After the Green Drake hatch, you will find good hatches of olives, grey foxes and lots of caddis to give excellent dry fly fishing during the entire month. June is the month of prolific fly hatches - the time for catching that trophy trout.

A little advise here. Since the introduction of the five mile catch and release section, it has been inundated with scores of new fishermen. There are lots of stocked fish in that section but also wall to wall fishermen. If you want a chance to catch a trophy fish or native fish, I suggest the section downstream of the dam in Wilmington or the Bush section from AuSable Forks upstream for a distance of about five miles. Also the section below the old paper mill dam in AuSable Forks is an excellent choice to catch the early hatches. Feel free to stop in the Adirondack Sport Shop and get a FREE map of the river, which will show all the pools. I'll be more than happy to direct you to the best fishing spots. For those of you who tie your own, tie up lots of Haystack patterns, AuSable Wulff patterns, Usuals and AuSable Caddis. If you need these flies, I carry an adequate selection (over 100,000 flies in stock) and gear my tying to those patterns that are coming off the water.

Right now, the fishing is great and I expect this June to be one of the best ever. There are lots of large trout in the river and the hatches should be better than ever this year. Hot line number to call for up to the minute information is (518) 946-2605.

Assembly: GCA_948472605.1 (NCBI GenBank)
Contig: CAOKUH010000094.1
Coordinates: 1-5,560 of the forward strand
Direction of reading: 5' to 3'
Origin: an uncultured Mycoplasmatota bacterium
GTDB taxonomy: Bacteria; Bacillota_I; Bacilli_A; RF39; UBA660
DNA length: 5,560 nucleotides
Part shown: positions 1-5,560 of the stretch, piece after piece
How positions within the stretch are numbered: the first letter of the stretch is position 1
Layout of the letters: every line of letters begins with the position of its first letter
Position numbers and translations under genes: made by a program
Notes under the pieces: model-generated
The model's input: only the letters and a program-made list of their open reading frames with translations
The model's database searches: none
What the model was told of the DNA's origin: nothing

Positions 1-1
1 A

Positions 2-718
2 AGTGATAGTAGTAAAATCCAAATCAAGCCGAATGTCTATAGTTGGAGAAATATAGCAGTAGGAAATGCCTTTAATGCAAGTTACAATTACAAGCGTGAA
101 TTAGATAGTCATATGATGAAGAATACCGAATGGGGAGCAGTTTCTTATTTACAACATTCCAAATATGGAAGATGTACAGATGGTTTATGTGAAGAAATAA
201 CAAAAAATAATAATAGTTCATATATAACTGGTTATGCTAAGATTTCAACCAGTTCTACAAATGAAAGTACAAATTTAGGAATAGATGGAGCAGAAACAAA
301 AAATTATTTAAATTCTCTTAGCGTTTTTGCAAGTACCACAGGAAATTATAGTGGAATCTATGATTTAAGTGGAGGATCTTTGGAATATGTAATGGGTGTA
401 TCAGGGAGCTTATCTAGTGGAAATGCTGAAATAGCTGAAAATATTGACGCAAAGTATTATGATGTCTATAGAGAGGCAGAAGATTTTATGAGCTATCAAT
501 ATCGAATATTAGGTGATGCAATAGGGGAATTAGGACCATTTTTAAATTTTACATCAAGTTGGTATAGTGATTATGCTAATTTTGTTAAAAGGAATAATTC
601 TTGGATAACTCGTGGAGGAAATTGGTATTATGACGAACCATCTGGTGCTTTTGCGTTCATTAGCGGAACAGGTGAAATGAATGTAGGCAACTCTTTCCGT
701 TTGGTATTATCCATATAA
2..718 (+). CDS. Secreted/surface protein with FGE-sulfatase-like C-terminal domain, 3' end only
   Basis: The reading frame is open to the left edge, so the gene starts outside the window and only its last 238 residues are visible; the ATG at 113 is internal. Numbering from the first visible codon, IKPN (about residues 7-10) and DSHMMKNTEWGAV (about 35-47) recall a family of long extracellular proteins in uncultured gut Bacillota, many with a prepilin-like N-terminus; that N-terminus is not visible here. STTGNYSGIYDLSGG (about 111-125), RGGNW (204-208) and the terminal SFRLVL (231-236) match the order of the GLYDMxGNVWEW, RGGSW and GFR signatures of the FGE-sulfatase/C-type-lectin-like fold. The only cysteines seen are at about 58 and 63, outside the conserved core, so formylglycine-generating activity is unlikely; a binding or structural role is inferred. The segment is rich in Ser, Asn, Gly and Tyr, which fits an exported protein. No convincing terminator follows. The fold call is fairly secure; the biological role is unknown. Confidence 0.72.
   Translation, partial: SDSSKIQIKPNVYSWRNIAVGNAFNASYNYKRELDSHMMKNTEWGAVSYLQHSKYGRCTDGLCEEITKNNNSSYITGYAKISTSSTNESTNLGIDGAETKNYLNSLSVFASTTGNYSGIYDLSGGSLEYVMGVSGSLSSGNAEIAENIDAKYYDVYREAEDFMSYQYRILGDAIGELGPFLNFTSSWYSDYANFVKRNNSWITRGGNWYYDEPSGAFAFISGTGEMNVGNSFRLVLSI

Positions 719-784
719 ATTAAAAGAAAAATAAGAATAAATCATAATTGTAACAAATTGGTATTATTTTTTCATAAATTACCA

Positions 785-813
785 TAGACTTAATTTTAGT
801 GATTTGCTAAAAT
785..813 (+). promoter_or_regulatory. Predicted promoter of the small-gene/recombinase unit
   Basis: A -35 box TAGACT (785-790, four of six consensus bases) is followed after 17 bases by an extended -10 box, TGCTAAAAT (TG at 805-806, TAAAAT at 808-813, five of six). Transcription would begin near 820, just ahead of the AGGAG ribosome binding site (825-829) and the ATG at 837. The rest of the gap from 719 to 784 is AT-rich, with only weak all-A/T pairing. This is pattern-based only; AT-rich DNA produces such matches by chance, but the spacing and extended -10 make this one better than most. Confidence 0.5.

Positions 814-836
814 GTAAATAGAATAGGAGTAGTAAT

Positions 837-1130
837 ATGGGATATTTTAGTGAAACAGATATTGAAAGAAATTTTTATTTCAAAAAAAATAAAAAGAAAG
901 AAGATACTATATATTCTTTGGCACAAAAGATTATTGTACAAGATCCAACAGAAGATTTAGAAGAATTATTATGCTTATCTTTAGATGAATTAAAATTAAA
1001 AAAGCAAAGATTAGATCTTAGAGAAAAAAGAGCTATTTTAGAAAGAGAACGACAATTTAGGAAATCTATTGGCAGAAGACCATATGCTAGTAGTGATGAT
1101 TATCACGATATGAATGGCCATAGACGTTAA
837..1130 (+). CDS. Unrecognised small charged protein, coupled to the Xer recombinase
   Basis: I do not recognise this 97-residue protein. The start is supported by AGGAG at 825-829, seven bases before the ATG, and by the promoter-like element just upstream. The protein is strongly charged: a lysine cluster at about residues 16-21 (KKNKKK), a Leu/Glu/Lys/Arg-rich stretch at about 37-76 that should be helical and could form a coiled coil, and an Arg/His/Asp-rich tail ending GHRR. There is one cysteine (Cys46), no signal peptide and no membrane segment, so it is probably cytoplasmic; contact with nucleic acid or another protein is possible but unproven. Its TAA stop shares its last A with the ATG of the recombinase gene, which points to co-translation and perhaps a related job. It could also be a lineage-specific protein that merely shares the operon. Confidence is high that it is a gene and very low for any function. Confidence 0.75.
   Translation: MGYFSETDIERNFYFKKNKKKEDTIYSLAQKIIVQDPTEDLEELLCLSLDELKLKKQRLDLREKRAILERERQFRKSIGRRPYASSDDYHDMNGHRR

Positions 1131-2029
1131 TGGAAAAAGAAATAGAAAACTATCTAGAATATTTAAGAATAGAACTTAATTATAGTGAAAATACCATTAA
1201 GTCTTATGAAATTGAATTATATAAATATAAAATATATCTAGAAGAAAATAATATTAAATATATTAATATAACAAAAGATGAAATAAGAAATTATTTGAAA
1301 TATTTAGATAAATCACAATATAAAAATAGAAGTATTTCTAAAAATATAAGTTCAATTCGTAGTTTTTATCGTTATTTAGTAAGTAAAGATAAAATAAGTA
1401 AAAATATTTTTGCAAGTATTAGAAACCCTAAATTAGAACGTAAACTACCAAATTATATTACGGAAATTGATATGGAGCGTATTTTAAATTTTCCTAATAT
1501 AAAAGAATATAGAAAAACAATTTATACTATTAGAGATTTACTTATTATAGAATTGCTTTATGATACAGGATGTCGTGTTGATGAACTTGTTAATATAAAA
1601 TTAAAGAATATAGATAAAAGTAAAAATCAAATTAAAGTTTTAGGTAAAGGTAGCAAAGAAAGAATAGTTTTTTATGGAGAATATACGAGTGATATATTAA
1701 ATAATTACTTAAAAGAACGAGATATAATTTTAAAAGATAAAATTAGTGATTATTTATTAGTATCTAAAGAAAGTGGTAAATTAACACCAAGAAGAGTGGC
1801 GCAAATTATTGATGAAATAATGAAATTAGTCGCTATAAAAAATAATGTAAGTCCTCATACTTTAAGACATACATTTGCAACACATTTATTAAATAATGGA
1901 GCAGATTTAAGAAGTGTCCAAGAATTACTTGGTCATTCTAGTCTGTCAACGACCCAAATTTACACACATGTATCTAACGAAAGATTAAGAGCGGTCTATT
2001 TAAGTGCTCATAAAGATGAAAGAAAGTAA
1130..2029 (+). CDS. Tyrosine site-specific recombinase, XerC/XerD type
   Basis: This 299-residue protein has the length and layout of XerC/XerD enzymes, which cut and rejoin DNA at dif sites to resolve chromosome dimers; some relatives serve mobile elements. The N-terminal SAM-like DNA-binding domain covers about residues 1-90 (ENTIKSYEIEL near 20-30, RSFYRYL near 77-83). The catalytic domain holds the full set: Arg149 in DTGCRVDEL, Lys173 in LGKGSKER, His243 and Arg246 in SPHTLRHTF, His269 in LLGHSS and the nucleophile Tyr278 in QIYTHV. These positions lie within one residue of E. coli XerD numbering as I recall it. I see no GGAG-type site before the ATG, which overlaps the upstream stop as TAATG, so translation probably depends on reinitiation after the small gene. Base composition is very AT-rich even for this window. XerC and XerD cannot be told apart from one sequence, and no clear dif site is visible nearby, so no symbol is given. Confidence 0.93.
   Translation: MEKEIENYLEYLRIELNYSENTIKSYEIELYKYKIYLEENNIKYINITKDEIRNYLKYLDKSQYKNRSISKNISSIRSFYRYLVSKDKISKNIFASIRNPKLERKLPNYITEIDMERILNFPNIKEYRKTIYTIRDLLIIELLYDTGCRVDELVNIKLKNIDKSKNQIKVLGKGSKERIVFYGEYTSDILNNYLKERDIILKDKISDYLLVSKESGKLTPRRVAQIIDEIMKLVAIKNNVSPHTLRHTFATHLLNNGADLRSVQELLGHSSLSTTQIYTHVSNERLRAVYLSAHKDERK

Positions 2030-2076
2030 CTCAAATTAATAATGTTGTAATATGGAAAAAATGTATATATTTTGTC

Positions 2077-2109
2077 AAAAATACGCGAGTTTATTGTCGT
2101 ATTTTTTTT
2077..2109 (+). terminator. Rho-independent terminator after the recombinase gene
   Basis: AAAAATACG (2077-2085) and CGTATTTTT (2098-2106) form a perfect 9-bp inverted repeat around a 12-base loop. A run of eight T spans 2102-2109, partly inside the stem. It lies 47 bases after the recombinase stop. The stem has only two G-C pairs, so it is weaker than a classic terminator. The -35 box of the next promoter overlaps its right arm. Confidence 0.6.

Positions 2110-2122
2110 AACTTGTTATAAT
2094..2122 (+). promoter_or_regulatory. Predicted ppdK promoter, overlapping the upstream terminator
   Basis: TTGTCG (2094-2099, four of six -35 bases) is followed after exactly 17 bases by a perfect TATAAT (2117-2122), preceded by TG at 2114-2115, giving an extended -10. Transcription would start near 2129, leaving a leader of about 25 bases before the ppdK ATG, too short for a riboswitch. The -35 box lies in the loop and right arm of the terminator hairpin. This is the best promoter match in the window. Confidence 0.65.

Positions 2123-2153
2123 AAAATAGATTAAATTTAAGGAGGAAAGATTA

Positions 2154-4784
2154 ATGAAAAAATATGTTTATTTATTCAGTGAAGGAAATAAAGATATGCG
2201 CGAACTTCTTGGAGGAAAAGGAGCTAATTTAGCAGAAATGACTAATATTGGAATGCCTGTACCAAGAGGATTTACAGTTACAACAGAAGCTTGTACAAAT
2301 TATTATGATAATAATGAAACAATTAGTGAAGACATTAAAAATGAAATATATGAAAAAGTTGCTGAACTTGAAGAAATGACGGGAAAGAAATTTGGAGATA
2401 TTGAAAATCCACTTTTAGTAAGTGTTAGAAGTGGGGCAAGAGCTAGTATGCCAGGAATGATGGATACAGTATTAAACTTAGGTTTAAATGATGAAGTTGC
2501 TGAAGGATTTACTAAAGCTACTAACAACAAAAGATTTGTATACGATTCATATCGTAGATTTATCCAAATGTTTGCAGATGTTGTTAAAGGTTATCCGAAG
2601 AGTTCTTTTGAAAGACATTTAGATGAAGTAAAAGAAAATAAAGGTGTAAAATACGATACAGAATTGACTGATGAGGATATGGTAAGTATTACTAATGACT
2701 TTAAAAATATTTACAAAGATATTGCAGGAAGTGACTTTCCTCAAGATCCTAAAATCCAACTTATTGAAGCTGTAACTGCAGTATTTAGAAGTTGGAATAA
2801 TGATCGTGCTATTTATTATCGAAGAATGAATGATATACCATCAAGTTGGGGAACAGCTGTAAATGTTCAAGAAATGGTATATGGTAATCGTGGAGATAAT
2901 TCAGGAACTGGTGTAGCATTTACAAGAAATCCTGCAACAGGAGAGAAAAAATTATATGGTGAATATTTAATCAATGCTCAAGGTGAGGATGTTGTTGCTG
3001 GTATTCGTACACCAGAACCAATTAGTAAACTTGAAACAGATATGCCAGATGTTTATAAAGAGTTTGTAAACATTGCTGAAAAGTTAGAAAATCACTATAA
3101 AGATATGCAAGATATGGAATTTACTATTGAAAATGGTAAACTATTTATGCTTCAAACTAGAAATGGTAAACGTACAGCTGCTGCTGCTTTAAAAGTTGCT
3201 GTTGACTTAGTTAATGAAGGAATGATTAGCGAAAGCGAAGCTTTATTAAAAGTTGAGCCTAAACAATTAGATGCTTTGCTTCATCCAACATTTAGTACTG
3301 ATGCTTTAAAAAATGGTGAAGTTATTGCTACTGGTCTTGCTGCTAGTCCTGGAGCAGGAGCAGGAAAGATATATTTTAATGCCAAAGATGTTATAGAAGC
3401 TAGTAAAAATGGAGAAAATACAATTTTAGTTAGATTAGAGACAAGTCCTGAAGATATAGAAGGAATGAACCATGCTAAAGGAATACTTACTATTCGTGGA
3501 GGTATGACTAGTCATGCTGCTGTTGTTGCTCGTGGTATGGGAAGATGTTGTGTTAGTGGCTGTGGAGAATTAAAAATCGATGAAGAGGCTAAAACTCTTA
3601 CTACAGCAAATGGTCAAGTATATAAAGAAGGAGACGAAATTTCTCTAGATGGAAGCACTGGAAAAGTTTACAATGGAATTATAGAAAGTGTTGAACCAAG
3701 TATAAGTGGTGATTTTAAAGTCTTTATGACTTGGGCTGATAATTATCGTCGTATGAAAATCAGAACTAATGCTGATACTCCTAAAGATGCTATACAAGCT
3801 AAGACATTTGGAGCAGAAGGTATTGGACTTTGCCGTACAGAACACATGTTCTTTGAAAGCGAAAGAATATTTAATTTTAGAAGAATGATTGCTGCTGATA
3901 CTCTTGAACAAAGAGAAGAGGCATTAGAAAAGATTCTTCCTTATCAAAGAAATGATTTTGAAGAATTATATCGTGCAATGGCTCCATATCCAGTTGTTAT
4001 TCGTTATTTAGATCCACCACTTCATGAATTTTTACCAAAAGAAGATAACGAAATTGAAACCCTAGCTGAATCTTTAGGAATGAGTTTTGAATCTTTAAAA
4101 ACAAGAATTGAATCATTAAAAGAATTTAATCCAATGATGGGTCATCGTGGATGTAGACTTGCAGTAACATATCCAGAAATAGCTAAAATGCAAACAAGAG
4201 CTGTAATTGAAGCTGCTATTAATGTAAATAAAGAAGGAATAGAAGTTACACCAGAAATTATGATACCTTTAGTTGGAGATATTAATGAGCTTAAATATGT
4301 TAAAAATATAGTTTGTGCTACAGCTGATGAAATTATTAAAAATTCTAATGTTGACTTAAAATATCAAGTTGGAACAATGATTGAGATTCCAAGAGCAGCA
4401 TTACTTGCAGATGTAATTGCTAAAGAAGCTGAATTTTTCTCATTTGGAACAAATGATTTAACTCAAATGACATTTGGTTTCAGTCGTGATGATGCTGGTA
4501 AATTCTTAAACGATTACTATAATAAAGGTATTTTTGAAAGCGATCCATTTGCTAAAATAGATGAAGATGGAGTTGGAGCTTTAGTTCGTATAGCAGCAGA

The West Branch of the AuSable River is in excellent condition for opening season. The first hatches of Hendrickson should be coming off around the eighth to the tenth of May and good hatches of caddis all month. Perhaps some early March Browns near the end of May and also some Light Cahills. Best patterns to fish for the entire month are the gray Hendricksons in sizes 12 and 14 and gray caddis in 14 and 16. Your most consistent fly patterns for the early part of May will be the AuSable Wulff in sizes 12 and 14, Hendrickson emergers and Hendrickson deadheads. Bead head patterns in sizes 12 and 14 produce well before the trout start hitting dries.

The AuSable Caddis is deadly the entire month (probably the best all around pattern to use the entire month and actually throughout the entire season.) Best sizes are 14 and 16. The Catch & Release section (five miles) draws fishermen like a magnet to this area so if you want more privacy, the best sections to fish are downstream of the dam in Wilmington. Keep in mind that the early hatches come off downstream first and then work their way upstream.

While in the area, stop at my shop and get directions for the best fishing spot for the time you are here and the most appropriate patterns to use for that period.

A new series of small bead head patterns developed especially for the Catch & Release area have proven especially productive last season. Stop in and pick up a couple of these patterns to insure a more enjoyable and productive trip.

The consensus of opinion among many of the old timers who have fished the AuSable for many years is that the last year was the best year of fishing on the river they have seen in the past twenty. Lots of big trout were caught and released so this year should be a banner year as well.

Back To the Fishing